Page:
It should have been a poignant reunion, when Bob and Bruce Bogle met their maker at Stonehenge - but they just stared blankly ahead. But then it was quite hard to recognise the student perpetrators of an outrageous stunt among the grey haired, or bald, retired professionals assembled among the stones.
They last all met up at dawn on an icy day in February 1966- and have kept the secret of that meeting ever since. "We never put any money in the collecting box when we went in over the fence all those years ago, so we were a bit worried about owning up," Martin Bergs, a retired chemist, said.
Now it can be told: the infamous 1966 Bogle invasion of Stonehenge, a story that went around the world, was a Manchester student rag-week publicity stunt which went spectacularly wrong since nobody outside the gang of plotters had the faintest clue what it was all about. All the world knew 42 years ago was that staff arrived to find the ancient monument invaded by 16 lifesize wooden stick men. Each had painted Beatles moptop hair, a name on their skinny chest and clutched curious implements. Bruce, Bob, Boris Bogle and their brothers stood, sat, or - having blown over in the wind despite cord supports and sacks of sand weights - sprawled on the stones like students sleeping off a heavy night.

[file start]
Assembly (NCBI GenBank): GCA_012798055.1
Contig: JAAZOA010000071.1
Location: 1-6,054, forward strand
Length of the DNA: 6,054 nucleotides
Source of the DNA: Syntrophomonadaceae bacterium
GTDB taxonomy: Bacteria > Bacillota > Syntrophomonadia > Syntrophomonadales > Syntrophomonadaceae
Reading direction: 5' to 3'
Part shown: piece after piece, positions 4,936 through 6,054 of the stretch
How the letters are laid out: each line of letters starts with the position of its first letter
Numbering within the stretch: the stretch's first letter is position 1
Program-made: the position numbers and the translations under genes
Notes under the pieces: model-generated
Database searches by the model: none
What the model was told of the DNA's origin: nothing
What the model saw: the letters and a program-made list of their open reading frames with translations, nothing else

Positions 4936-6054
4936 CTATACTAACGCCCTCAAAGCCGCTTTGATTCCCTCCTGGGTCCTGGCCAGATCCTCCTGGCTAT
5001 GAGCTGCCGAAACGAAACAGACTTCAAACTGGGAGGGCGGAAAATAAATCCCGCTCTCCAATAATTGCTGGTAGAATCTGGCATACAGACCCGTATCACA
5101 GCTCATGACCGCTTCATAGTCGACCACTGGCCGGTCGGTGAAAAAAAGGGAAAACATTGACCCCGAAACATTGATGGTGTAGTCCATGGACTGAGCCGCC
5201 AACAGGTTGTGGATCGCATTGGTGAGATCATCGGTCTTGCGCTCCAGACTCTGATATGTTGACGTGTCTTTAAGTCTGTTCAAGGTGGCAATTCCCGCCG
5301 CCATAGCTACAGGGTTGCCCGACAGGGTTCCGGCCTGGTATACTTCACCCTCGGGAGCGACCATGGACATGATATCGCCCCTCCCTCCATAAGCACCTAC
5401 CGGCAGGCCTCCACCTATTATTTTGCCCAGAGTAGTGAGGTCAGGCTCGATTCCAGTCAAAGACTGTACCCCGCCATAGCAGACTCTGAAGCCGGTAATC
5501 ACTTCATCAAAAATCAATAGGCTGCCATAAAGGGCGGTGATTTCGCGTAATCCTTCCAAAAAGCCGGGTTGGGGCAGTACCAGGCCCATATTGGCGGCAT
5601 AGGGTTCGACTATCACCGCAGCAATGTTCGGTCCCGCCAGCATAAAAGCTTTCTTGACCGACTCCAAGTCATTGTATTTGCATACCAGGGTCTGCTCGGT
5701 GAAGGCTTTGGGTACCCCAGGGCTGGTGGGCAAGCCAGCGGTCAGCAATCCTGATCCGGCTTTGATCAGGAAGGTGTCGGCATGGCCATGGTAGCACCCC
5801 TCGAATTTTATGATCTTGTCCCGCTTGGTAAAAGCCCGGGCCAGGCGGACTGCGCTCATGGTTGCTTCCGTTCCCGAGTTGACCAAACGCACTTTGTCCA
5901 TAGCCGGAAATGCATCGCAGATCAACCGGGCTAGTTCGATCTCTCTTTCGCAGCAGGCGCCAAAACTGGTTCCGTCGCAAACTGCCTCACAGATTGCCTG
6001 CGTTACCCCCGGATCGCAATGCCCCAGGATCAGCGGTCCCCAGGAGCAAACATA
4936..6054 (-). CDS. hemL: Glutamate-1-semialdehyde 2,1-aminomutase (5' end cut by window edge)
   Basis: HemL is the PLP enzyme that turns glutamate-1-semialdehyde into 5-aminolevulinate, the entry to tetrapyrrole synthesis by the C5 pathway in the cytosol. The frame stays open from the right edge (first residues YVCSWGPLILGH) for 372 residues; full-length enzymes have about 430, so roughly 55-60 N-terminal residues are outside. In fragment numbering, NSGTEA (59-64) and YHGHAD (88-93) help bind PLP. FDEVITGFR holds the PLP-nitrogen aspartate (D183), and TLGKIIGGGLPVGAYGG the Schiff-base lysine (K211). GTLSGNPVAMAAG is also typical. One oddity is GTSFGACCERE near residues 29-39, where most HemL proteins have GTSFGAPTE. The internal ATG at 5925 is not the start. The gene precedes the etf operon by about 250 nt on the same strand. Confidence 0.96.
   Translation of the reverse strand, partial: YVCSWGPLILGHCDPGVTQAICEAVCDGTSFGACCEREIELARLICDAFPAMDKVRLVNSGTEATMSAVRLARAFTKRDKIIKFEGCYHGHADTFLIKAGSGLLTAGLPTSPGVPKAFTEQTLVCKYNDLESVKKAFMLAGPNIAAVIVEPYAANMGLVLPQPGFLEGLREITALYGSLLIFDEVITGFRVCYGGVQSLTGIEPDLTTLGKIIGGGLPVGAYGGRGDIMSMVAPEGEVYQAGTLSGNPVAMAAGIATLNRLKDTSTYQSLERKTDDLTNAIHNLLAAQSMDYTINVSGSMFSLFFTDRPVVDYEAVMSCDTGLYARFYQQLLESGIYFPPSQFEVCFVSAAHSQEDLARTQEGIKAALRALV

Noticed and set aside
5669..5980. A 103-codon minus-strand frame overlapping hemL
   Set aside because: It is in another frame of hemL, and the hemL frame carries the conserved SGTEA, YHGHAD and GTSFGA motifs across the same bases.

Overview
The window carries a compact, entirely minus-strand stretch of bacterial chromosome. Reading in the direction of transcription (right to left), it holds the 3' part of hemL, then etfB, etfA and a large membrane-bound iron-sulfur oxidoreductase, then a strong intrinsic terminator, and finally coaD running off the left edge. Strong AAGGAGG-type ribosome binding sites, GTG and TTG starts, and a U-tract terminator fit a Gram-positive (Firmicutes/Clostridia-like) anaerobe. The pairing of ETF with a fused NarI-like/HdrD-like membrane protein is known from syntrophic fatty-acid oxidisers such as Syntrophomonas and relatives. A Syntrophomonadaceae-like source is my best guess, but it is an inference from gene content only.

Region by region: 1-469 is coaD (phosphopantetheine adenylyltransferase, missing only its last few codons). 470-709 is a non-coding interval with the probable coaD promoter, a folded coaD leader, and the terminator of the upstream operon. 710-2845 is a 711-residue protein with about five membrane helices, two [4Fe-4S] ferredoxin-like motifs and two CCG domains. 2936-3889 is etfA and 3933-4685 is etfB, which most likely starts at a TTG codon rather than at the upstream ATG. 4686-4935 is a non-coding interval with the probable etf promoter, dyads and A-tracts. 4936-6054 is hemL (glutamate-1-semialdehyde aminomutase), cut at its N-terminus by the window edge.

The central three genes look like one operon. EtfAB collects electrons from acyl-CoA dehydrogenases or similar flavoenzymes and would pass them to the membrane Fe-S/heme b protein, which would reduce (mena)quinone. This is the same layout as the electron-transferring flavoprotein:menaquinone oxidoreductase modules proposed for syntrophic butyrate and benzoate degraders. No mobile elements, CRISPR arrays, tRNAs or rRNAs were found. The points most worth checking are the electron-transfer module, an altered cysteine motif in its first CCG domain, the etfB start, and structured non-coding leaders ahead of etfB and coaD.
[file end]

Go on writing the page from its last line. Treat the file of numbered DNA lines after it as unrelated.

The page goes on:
Before the horrified caretakers gathered up and burned them, Austin Underwood, a local school teacher, arrived and photographed the Bogles in situ - images which appeared in many national papers including the Guardian.
By then the plotters, faces still blackened like paratroopers on the advice of a fellow student with a - military background, were scoffing a large breakfast at Bergs' sister's flat in Bristol, before driving back to Manchester in his ancient Ford Popular - bought for £50 after a summer's hard work - and a battered former post office van requisitioned from one of students with wheels.
Full story here.